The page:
- The original chart had an error on row 25 (extra red square, removed from charts below), and it showed 29 stitches across, even though the written instructions said to CO 30. Make it 31, and you’ll have a 2-stitch border on either side.
Here’s the best part — a corrected chart showing 31 stitches across plus row / column numbers and a second chart with the colors flipped. Hats off to clear-headed knitters who can invert colors in their heads, but I needed a second chart. I’m using the white background one for the odd rows and the red background for the even. I hope these help other knitters. Now, as someone else mentioned about double knitting, take a deep yoga breath and get busy!
Feb. 23, 2012 update: Finished, unless I decide to add a crochet border as reinforcement. The side edges came out cleanly in color, although the slipped stitches look loose and wonky. I bound off by grafting / kitchenering the ends together, which avoids the crushed peppermint look but doesn’t provide structure. Maybe a normal bind off, doing a k2tog on each pair of stitches, would have been the better choice. Anyhoo, this has been a learning experience, and I hope my thrashings help you avoid similar convolutions!
The dog days of summer are in overdrive here in North Texas, in the hottest, driest, most miserable summer since 1980. What could possibly motivate two black Mini Schnauzers to stay outside for more than 30 seconds? Prey!
What is this? A mysterious scratching, scrabbling sound in the downspout? (Get out of the way! I want to sniff it!) What could have crawled in there?
Time for the human to extract the mysterious critter.
Ooo, it’s a bunny rabbit, and not a baby but a full grown rabbit. Now for the final chase! (…after the human, er, points out the prey and said prey makes the mistake of moving.)
That’s right, doggies, you chased the bunny out of your yard, so it can no longer leave "bunny bearings" or tufts of fur or those glorious smells… Wait! Come back!
Ahh, Friday night. It’s my favorite time of the week, when hubby and I unwind with our favorite beverage. As designated bartender, I squeeze the limes and mix top shelf tequila with Paula’s Texas Orange to create those smooth margaritas that kick off the weekend. The ubiquitous cactus-stemmed glasses work best – not too sloshy, not too big, just right. In this achingly hot summer of 2011, ‘ritas and rocks cause cactus condensation that fills our thirsty stone coasters. What’s a margarita lover to do? Crochet an extra coaster layer, of course. How to make something that will resist the naughty glass’ efforts to tip over when the second round is poured? How about a tree skirt for the cactus? In the fiesta spirit, it doubles as a mini sombrero. ¡Que te diviertas!
Notes & Abbreviations
Ch 1 at the beginning of a row counts as one single crochet stitch.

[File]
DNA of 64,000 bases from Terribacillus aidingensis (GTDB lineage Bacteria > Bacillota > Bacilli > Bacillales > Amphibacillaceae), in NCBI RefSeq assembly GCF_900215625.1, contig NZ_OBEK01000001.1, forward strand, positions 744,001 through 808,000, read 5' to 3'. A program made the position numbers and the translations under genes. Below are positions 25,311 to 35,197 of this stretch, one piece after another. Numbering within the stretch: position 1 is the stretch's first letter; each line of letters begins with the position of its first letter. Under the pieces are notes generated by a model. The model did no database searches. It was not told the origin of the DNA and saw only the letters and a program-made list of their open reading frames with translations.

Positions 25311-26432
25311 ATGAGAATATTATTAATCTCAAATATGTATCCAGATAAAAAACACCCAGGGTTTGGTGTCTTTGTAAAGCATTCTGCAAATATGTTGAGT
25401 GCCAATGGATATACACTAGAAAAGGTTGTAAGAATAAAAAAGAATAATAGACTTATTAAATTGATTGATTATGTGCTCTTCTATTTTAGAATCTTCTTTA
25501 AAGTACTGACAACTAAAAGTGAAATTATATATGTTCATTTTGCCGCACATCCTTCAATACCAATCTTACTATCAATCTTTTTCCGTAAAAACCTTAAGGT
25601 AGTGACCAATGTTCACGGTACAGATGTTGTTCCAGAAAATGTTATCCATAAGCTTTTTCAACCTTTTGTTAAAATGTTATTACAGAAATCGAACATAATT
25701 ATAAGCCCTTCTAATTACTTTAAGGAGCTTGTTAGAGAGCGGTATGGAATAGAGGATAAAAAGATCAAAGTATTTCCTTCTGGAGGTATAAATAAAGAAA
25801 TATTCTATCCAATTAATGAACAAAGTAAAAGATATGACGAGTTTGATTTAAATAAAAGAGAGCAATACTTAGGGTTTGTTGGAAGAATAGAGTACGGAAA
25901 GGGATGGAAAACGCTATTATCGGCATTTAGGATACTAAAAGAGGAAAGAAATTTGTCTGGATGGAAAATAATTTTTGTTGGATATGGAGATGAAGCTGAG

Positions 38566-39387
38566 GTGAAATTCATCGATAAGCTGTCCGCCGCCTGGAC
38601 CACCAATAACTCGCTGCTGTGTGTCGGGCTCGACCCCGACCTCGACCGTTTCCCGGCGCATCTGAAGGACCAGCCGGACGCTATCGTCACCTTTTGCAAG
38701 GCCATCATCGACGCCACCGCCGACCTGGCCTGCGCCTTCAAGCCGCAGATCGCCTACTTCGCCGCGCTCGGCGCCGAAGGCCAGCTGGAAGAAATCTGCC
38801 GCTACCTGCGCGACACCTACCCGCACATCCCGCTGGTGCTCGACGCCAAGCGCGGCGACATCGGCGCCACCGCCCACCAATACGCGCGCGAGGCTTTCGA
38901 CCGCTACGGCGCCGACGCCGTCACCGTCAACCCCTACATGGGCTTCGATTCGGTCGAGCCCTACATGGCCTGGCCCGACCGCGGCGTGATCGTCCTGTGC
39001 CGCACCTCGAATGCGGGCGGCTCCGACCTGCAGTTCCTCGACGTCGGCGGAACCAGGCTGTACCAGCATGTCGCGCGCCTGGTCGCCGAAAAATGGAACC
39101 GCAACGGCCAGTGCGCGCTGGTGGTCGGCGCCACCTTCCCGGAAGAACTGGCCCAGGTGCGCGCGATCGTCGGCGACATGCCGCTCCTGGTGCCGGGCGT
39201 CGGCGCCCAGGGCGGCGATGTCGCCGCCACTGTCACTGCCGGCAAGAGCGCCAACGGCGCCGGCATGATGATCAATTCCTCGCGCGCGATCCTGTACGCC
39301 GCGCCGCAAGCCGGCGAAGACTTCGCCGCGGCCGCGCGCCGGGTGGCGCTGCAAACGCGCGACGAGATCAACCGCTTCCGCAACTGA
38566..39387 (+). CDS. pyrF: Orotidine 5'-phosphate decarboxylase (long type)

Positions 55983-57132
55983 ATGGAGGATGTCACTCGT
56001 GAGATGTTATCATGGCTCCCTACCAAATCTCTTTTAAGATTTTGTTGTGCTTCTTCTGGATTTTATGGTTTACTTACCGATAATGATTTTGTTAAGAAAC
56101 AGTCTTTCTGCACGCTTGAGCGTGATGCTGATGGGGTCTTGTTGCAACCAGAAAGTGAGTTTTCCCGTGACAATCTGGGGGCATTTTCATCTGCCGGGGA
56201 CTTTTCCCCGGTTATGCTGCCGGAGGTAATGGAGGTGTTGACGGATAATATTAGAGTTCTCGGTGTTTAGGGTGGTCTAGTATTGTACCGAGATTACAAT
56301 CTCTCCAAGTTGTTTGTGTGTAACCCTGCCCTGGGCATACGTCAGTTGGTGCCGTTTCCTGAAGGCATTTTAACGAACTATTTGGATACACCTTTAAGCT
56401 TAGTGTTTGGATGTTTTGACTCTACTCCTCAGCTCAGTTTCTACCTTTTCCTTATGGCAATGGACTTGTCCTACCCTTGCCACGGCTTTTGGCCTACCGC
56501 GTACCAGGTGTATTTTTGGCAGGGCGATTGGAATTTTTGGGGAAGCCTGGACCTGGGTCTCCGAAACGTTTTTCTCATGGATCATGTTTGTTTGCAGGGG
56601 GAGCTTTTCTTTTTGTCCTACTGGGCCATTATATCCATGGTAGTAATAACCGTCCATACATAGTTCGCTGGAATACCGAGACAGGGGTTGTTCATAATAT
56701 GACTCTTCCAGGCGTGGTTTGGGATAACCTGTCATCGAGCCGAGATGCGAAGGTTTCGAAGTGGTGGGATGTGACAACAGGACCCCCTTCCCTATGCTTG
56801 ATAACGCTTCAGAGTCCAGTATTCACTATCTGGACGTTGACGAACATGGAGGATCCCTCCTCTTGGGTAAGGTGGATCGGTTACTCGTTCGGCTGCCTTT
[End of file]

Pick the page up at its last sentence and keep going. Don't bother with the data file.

CC: contrasting color (yellow in photo)
MC: main color (red in photo)
Sc: single crochet
Sl st: slip stitch
Tbl: through back loops
Approx. 10 yards worsted weight cotton yarn in 2 colors, about 6 yds MC to 4 yds CC.
Size G crochet hook, tapestry needle
Rather than a normal gauge, I’m adding tips so you can check the fit on your favorite margarita glass as you work and adjust hook size if needed.
Tip: Hold your work around the stem of a margarita glass. It should fit gently around with the initial chain about ½” – ¾” above the glass base, not overlapping but not stretched.
• Ch 1. Sc in next 11 sts across. (12 sts) Turn.
• Ch 1. Sc tbl in next 11 sts across, changing back to MC in final sc. (12 sts) Turn.
• Ch 1. 1 sc in same st, 2 sc in next 11 sts across. (24 sts) Turn.
• Ch 1. 1 sc in same st. *1 sc in next 2 sts, 2 sc in next st. Repeat from * until 4 sts remain unworked. 1 sc in each of the next 3 sts, 2 sc in final st (turning chain). Change to CC in final sc. (31 sts) Turn.
Tip: Hold your work around the stem again. The row worked tbl should form a turning point around the bottom of the stem so the two rows below flare out onto the glass base. All rows should meet around the glass without stretching or overlapping.
• Ch 1. 1 sc in the same st and in the next 30 sts. (32 sts) Cut CC yarn and pull through final loop.
• Move to the other end of the piece, which has the working MC yarn tail emerging through the front side. Move the MC yarn to the back around the edge of the piece, and pull up a loop through the turning chain of CC.
• Ch 1. 1 sl st in the next 31 sts. Work loosely to avoid tightening the edge. (32 sts)
• Cut yarn to leave a 6” tail. Ch 1, and draw yarn tail through final loop.
Weave in CC yarn ends.
Thread each MC tail onto a tapestry needle, weave to the edge of the row worked through back loops, and tie a knot in the end of each to prevent unraveling. Wrap the sombrero / tree skirt around your glass stem, tie the MC yarn tails together, fill the glass with your favorite margarita, and shout “¡Vamos a rumbear!”
Would you like a nice, printer-friendly PDF of this pattern that fits on one page? Here ya go.
© Copyright Susan L. Harrison.For private, non-commercial use only.Created August 2011.